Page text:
Recently, the Fourth District Court has published its decision in Wills v. Superior Court – a very important opinion on workplace mental disabilities rights at workplace. That case addressed a not uncommon situation, where an employee who has been diagnosed with mental disorder, such as bi-polar disorder, has been found to make threats of violence to his co-workers and management. After being fired for making those threats, that employee sued the employer for wrongful termination and disability discrimination.
The court’s analysis and holding was very practical and made a lot of sense. First, the court recognized the 9th Circuit cases that held that “conduct resulting from a disability is considered to be part of the disability, rather than a separate basis for termination” Gambini v. Total Renal Cares, Inc. (2007). Although the above cases considered disability-related misconduct, such as performance issues, tardiness or absenteeism, none of the above cases considered how to deal with disability-caused misconduct involving threats of violence against coworkers. The court concluded that neither ADA nor other laws require employers to retain employees who threatens or commits acts of violence against coworkers, even if the employee’s disability caused that kind of misconduct.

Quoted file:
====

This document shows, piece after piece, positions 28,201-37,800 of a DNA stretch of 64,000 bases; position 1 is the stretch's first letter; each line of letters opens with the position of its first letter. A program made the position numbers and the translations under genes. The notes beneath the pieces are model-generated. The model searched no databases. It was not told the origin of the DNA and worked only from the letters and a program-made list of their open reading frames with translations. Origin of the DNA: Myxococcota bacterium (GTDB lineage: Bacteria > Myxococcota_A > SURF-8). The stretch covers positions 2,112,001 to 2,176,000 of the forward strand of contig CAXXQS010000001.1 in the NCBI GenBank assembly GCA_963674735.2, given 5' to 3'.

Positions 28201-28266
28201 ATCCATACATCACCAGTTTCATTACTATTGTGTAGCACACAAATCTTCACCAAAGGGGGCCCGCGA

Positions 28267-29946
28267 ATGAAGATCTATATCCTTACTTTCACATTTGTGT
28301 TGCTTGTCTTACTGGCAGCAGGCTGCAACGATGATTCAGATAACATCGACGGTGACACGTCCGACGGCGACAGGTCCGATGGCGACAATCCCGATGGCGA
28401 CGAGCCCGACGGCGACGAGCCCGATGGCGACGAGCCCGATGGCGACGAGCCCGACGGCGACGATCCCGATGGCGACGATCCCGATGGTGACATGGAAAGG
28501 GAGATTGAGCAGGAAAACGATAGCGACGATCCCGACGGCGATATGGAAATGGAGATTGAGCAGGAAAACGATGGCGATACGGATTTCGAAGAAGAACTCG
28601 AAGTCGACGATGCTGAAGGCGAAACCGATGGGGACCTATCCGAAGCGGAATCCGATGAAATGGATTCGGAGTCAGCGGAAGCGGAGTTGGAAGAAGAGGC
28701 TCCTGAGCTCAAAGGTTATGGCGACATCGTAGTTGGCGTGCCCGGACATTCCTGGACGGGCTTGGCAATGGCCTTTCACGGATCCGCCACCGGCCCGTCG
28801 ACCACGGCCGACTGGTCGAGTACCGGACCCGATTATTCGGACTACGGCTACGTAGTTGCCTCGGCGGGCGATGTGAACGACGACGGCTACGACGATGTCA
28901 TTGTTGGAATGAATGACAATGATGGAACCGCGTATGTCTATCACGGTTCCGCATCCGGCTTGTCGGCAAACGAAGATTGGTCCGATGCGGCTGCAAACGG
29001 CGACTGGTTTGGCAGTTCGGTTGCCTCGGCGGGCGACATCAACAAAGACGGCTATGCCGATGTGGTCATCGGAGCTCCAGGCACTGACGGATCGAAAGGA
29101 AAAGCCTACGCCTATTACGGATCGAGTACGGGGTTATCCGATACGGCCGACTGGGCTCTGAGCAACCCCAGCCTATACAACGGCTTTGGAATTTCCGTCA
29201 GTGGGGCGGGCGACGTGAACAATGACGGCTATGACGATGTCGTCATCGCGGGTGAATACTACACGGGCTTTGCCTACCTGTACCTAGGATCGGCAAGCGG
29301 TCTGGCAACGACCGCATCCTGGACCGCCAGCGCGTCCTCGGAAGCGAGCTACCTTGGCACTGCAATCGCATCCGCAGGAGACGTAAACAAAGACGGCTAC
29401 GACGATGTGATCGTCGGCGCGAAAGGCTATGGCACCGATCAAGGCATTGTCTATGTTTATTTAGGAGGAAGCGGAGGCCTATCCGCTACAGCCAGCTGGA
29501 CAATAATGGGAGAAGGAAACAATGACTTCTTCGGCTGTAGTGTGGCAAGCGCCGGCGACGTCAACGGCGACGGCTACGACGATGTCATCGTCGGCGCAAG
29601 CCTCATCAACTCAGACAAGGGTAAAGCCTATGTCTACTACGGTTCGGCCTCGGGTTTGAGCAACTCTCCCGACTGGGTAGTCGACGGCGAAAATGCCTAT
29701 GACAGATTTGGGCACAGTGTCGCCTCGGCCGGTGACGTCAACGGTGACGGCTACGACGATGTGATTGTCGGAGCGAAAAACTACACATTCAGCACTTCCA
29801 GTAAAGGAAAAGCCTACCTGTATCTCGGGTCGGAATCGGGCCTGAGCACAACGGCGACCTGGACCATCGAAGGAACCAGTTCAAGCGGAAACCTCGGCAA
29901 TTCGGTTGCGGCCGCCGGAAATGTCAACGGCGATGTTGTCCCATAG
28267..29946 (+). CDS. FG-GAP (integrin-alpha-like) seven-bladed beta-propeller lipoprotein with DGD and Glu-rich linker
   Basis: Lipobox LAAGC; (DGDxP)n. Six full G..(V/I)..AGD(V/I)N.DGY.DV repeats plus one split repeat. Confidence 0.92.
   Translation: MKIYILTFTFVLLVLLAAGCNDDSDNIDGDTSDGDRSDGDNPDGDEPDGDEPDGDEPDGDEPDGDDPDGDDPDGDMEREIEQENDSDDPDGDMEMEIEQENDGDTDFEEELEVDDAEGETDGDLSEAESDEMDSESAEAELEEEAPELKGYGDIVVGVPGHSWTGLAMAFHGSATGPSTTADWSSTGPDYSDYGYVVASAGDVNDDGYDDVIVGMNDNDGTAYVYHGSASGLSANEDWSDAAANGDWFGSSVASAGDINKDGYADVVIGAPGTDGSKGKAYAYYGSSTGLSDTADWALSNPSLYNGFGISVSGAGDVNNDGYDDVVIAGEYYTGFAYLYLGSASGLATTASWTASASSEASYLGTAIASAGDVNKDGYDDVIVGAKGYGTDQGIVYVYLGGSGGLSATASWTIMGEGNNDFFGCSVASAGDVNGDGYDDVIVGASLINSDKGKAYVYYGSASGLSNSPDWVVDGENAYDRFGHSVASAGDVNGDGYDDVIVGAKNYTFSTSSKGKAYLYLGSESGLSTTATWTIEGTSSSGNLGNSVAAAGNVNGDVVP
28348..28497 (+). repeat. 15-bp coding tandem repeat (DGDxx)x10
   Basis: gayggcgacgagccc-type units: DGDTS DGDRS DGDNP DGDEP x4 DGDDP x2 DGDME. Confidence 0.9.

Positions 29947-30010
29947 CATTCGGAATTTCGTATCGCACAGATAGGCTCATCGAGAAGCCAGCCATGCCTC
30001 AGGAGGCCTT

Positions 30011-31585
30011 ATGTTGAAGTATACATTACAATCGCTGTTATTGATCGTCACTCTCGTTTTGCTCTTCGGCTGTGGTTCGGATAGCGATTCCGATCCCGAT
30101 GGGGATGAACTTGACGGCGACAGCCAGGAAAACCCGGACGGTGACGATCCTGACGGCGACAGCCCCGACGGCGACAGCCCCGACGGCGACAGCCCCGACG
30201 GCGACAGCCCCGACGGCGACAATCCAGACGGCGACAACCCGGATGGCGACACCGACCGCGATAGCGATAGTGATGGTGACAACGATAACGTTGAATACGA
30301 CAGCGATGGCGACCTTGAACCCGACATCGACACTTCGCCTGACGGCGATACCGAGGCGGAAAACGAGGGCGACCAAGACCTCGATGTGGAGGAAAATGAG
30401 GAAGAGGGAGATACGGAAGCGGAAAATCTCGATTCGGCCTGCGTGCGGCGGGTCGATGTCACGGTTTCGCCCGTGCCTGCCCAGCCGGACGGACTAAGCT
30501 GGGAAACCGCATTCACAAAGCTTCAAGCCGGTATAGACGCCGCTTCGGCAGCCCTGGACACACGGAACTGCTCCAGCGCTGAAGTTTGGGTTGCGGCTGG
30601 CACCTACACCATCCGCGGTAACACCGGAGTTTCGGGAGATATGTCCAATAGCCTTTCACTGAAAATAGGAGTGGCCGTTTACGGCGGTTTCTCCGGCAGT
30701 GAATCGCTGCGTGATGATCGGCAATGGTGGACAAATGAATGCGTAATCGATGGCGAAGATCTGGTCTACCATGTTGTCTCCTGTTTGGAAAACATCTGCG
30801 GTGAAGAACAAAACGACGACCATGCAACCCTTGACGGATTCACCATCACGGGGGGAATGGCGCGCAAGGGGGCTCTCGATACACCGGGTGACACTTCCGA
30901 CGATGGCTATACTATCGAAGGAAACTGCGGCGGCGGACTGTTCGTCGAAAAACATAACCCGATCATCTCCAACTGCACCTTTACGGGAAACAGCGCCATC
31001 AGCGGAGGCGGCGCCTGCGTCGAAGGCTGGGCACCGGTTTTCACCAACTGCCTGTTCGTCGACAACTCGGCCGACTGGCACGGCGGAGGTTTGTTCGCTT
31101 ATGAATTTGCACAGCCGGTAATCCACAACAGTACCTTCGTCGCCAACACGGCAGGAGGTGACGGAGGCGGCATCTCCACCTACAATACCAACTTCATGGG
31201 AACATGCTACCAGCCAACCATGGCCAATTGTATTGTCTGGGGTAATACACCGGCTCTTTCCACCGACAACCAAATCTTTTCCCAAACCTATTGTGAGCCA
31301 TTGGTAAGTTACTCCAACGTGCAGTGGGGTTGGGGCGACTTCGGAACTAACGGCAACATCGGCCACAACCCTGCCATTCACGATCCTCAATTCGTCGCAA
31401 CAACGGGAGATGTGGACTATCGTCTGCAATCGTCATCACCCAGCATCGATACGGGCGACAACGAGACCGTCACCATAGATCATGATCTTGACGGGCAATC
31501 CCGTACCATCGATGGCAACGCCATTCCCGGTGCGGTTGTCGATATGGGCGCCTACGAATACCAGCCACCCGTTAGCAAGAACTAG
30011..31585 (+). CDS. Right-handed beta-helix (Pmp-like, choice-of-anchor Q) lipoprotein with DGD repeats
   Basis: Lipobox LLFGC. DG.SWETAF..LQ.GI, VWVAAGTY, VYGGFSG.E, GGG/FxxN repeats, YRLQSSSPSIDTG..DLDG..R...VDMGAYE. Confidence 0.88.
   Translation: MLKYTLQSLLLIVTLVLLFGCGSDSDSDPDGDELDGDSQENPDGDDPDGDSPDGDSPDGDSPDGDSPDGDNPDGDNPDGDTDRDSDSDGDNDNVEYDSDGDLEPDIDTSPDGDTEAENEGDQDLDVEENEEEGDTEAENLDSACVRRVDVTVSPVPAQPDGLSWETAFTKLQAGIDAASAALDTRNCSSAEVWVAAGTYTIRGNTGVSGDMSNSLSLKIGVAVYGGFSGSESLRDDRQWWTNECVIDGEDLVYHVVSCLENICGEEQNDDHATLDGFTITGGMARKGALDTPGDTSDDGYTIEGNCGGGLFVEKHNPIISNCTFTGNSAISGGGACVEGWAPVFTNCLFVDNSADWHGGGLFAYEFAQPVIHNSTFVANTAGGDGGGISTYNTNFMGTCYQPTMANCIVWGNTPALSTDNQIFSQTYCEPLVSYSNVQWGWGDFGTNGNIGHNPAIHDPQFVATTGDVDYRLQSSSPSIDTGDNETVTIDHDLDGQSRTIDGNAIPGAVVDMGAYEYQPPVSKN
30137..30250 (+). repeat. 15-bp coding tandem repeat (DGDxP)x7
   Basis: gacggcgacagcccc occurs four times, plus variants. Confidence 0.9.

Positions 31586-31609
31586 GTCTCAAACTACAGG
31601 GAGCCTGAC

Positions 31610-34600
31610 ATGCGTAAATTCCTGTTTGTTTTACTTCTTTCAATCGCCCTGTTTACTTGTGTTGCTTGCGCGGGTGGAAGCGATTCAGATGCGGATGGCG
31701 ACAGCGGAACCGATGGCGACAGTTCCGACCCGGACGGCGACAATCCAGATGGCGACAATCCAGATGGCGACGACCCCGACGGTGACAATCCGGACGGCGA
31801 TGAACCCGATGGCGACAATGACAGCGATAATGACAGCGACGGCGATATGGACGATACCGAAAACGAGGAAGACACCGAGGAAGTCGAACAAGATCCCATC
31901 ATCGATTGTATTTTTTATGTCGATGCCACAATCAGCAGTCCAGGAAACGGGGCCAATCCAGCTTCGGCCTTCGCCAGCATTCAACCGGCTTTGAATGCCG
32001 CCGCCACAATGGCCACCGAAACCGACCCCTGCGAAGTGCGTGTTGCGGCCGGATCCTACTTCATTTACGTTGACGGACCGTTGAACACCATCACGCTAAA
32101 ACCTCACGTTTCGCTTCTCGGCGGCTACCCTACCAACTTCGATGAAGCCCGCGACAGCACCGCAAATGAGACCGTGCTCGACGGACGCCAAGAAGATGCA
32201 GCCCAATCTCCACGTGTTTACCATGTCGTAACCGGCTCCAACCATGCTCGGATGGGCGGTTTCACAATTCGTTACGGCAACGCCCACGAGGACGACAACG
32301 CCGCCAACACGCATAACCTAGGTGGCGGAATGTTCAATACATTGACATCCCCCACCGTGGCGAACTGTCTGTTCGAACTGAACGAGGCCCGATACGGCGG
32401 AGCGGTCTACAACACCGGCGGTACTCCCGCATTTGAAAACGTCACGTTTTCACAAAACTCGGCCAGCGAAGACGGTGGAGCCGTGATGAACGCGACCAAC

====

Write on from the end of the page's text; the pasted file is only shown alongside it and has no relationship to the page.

The court further interpreted FEHA (Fair Employment and Housing act) as authorizing an employer to distinguish between disability-caused misconduct and the disability itself in the narrow context of threats of violence against coworkers. The court noted that if the employers are not permitted to do that, they are caught in a serious and unreasonable dilemma. On one hand they may not discriminated against disabled workers. On the other hand they are obligated to to provide all employees with a safe work environment, free from threats of violence (Cal. Lab. Code 6300). Certainly, disability rights have to yield to the workplace safety.
It’s important to note that like in most other discrimination claims, after the employer produces evidence of legitimate reason for termination, such as evidence of threats of violence toward fellow employees or supervisors, the employee will have an opportunity to demonstrate that this reason for termination is not true and that it’s a pretext for discrimination. For instance, one type of evidence that could prove this is showing that other employees made similar threats, but they were not disciplined or were not disciplined as harshly.